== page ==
Hippie Santa Claus - 1966

FD-40 Original 1966 Grateful Dead poster by Victor Moscoso depicting Satanic Santa Claus. Also known as Hippie Santa Claus this poster also featured Moby Grape December 23-24, 1966.

Victor Moscoso

 

Hippie Santa Claus, 1966

 

First printing, lithograph, Condition: Very Good

 

Signed by Moscoso

 

$$

 

 

Close-up of frame

Description

Victor Moscoso designed this poster, known as “Hippie Santa Claus.” The central image is a Santa Claus-like character with small horns, surrounded by a circle filled with small triangles. At the time of this concert, the Family Dog was using radio ads promising a Hippie Santa Claus, who intoned “Ho Ho Ho,” in a very hip voice, thus the name of the poster.

 

 

Moscoso referred to this image as “The Satanic Santa,” because of the horns but in Central  European tradition there is an evil character (Krampus) who brings bad things to children who are misbehaving. [Note: if Krampus visits it is customary to offer him a glass of schnapps.] But, upon further review, this Santa looks rather supremely happy, stoned perhaps, and so maybe we could agree on the name, Mischievous Santa.

 

 

None of the three bands on the bill had yet to release their first album (Dead, March 1967, Moby Grape, June 1967, Steve Miller, June 1968) and this was truly a time when the peace and love and San Francisco-style music was local and underground.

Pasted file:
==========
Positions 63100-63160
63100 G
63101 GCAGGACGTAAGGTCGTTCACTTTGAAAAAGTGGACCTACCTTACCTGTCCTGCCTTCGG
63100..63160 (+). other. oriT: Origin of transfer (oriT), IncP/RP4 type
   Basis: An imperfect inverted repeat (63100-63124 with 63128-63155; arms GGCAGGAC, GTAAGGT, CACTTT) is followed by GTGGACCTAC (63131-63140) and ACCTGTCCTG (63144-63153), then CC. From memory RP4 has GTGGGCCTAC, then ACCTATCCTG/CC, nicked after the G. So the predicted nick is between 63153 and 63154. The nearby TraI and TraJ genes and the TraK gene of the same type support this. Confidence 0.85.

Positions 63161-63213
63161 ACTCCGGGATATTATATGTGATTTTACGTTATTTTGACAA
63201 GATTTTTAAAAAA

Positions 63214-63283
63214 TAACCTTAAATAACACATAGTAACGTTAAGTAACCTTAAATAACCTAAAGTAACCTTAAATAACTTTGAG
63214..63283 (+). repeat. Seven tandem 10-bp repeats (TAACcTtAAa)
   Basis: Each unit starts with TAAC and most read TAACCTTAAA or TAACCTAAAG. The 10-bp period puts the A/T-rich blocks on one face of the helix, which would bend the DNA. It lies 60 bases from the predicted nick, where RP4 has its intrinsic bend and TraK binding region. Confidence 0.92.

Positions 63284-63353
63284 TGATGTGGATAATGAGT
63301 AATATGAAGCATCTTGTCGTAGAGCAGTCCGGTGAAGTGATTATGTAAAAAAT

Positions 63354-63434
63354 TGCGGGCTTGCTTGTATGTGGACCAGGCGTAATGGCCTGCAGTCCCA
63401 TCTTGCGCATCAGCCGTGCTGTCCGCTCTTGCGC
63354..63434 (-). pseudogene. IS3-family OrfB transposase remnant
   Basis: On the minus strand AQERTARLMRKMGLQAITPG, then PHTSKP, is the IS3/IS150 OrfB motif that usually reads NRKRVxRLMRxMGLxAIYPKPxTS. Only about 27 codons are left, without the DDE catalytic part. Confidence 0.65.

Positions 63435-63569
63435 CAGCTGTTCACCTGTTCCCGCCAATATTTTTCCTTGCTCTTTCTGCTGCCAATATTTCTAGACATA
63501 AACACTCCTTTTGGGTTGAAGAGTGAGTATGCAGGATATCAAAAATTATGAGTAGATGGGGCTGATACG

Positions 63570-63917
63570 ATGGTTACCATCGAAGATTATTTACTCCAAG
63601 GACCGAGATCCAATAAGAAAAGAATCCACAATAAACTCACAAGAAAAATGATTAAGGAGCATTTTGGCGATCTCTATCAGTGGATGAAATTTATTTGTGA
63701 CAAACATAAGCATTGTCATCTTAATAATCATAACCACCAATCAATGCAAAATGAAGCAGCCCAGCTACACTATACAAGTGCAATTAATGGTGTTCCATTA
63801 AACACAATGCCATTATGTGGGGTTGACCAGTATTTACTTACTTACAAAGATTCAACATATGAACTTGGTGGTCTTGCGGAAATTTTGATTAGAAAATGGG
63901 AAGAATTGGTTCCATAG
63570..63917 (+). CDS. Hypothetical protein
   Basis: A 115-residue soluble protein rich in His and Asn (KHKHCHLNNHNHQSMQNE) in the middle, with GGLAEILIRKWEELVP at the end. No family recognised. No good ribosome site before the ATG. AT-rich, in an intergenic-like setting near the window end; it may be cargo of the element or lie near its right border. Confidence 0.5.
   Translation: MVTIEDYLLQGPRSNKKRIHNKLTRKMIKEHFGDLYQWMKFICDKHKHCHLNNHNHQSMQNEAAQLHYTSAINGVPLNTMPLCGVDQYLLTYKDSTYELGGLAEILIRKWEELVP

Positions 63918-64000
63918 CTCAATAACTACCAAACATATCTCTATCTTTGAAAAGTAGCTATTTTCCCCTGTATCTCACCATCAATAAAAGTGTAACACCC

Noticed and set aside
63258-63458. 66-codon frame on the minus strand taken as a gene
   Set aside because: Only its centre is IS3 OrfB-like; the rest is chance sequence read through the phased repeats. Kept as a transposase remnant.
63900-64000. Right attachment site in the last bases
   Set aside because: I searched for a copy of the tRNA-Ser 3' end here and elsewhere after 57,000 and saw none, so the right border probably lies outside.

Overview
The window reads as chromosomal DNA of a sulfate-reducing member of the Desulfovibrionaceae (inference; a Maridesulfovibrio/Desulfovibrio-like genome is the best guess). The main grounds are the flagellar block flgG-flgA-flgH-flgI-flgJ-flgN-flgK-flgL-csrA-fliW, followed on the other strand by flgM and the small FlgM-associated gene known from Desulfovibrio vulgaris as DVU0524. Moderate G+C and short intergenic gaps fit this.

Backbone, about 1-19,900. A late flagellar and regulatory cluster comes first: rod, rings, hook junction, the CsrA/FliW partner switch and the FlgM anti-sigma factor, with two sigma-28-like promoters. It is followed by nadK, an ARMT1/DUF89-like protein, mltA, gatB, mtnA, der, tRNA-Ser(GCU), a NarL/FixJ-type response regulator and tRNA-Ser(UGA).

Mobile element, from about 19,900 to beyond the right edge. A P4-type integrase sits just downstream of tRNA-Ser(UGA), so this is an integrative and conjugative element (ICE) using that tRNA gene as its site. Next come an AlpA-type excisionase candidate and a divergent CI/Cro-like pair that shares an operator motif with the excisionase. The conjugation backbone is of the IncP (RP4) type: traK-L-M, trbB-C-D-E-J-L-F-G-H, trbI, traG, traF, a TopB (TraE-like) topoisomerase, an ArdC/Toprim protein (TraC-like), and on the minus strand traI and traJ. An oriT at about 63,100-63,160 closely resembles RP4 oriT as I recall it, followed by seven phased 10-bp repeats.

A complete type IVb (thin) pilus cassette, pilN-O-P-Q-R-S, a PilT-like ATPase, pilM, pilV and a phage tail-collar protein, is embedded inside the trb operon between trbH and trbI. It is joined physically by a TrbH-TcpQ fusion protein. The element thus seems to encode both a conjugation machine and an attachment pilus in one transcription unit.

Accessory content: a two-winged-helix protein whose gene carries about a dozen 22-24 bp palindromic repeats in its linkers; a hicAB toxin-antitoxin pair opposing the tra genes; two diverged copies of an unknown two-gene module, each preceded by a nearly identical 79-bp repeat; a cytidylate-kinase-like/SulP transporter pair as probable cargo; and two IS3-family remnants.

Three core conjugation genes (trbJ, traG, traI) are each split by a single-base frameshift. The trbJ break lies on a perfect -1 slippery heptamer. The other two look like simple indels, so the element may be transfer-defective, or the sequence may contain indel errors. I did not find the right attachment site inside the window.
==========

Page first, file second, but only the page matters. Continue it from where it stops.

Steve Miller, from Madison, Wisconsin, had been a successful musician in Texas and Chicago in 1965 and 1966. In Texas, he had a band with Boz Scaggs, and in Chicago he had a band with pianist Barry Goldberg, who played with Bob Dylan at Newport in 1965 and taught Miller to him to name bands after himself. 

 

 

After making an exploratory visit in late summer of 1965, Miller vowed to come back. A year later he moved to Berkeley and lived out of his VW Microbus. He visited the Fillmore on October 16, 1966 and joined in on stage for a jam with members of The Butterfield Blues Band and the Jefferson Airplane, invited on stage by his friend Paul Butterfield. When Miller announced he was moving to the Bay Area, the crowd cheered.

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